next day, officially the 4 day of the bite, i put a regular ol’ bandage over it (square of gauze, taped all around, because it was now the size of two and a half 50-cent pieces) so i can wear pants (because it was right on my waist, on the right side) and GO TO WORK.

    i was at work for maybe two hours when all of the sudden we all started smelling something *horrible*. i was a delivery driver for Papa John’s at the time, and we were afraid that there was a dead something in one of the vents of something. so i reached up to open the first vent, and the manager said “Hey, Liz, why is there black goo oozing out over your pants.”
    the bite had burst open. the smell? was my dead flesh. now ooze. at which point Eunice (why she was managing a pizza shop and not managing an anthropolgy department i will never get. she said PapaJohns was her “retirement job” anyway) looked at the weird goo, and my side, and freaked out, closed the shop, and took me to the ER herself. because *SHE* knew what a brown recluse was.

    years and years and years later (almost 10 years, now) the scare has shrunk to just about 2 50-cent pieces. and it’s filled in – it used to be a HOLE three inches deep into my skin. three inches deep, 5 almost 6 around – and until Eunice saw it, i thought it was no big. i am apparently really lucky to not have had anything worse happen, because i had the venom in me working for 4 full days – i was told i should have lost a *lot* more flesh.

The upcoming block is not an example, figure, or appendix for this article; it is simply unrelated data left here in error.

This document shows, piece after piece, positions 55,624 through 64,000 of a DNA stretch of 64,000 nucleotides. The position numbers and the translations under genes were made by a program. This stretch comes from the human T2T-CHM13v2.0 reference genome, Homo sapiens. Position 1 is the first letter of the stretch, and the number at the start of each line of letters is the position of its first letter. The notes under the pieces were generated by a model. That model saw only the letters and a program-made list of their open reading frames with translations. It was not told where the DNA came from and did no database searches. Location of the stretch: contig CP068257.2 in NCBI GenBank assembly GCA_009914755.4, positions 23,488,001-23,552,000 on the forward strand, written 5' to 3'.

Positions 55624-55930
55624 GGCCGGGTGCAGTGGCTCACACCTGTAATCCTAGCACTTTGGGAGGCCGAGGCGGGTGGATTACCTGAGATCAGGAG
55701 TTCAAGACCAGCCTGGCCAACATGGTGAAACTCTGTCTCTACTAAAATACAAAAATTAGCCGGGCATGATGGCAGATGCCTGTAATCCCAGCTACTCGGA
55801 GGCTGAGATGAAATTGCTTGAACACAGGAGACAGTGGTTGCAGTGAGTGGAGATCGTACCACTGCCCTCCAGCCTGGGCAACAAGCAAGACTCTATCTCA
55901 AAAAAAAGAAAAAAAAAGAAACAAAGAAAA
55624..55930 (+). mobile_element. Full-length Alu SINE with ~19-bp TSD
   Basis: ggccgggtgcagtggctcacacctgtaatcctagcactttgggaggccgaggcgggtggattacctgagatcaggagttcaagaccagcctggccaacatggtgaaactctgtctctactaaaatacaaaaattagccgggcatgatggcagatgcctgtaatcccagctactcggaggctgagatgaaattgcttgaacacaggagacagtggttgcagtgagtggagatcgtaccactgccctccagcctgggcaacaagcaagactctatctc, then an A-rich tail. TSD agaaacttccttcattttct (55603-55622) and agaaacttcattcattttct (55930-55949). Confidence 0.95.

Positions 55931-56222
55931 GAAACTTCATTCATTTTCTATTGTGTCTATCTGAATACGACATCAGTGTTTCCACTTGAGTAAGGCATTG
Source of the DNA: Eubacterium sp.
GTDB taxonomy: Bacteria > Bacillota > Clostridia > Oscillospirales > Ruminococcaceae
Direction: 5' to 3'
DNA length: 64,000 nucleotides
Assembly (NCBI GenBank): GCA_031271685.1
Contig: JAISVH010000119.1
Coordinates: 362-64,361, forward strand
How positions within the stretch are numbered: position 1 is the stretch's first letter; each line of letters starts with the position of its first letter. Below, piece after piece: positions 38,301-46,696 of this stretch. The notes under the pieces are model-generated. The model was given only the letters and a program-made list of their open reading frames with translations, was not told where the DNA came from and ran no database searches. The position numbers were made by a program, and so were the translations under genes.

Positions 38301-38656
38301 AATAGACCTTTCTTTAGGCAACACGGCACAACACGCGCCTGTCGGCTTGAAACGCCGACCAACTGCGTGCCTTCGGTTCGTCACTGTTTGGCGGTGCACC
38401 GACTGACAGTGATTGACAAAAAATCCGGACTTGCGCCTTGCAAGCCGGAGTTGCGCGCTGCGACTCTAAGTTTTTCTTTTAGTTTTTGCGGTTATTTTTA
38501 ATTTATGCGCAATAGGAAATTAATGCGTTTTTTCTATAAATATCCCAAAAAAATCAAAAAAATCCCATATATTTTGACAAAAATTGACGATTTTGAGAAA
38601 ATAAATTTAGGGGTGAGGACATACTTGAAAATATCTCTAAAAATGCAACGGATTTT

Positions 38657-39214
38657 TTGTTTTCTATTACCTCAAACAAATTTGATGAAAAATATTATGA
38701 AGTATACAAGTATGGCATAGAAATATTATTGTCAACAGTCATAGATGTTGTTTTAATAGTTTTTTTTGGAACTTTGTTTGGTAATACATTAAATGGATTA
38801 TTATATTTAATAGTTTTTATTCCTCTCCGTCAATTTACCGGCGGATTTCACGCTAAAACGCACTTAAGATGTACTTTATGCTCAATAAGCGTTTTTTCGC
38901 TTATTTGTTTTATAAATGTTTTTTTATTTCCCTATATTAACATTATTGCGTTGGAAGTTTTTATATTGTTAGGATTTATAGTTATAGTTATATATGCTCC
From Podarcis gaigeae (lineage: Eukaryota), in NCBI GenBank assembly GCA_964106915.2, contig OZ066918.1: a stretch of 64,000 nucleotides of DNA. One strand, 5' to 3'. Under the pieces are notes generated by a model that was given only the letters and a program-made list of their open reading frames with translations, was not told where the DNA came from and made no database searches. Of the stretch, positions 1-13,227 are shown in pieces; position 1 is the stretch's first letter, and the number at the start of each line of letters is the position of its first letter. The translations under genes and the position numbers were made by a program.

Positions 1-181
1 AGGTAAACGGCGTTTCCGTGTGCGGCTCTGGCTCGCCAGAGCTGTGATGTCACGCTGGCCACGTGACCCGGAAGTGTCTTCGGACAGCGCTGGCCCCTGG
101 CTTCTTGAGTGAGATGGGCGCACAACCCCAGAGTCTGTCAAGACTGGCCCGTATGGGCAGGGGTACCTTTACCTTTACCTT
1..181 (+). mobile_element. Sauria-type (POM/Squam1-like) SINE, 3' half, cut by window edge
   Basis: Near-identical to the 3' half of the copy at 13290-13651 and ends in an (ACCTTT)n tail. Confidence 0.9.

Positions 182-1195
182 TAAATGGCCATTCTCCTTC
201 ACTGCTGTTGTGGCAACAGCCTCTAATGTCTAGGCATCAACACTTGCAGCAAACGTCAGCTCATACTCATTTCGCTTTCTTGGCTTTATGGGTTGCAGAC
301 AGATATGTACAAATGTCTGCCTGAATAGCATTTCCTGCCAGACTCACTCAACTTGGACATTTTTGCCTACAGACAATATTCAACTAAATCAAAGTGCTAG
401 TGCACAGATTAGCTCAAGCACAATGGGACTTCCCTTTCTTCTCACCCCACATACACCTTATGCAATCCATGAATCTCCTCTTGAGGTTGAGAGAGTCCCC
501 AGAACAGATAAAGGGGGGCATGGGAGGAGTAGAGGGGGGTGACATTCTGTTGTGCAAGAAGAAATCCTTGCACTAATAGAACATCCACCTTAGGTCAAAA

*NOW* i know what the fuckers are, and i ain’t messing around. i like spiders in general, because i am bug-o-phobic and spiders eat bugs and i am happy. but the second i see anything that *might* be a brown recluse – i bug bomb. not very nice of me, i guess – but moths make me run in terror, silverfish give me nightmares and roaches are – they are the worst. actually REALLY bug phobic here. it’s why i live in a city – the theory being that there are less bugs here than in the not-city.

  105. maidden

    @Suzz: “we do not need to kill or hurt living, feeling beings for our food, clothing, etc.”

    Unless you’re proposing everyone live as a level 5 vegan (won’t eat anything that casts a shadow), then yes, we do need to kill or hurt living beings. There are a few critters we are symbiotic with, but to everything else we’re at least hurting them by taking up their space.

    @Jezebella:

    The mouse/centipede video was a “fight” inasmuch as human vs. box of tv dinner is a fight. ‘Course, tv dinners don’t cry out when we stick them in the oven, so it doesn’t look so bad.

  106. Larkspur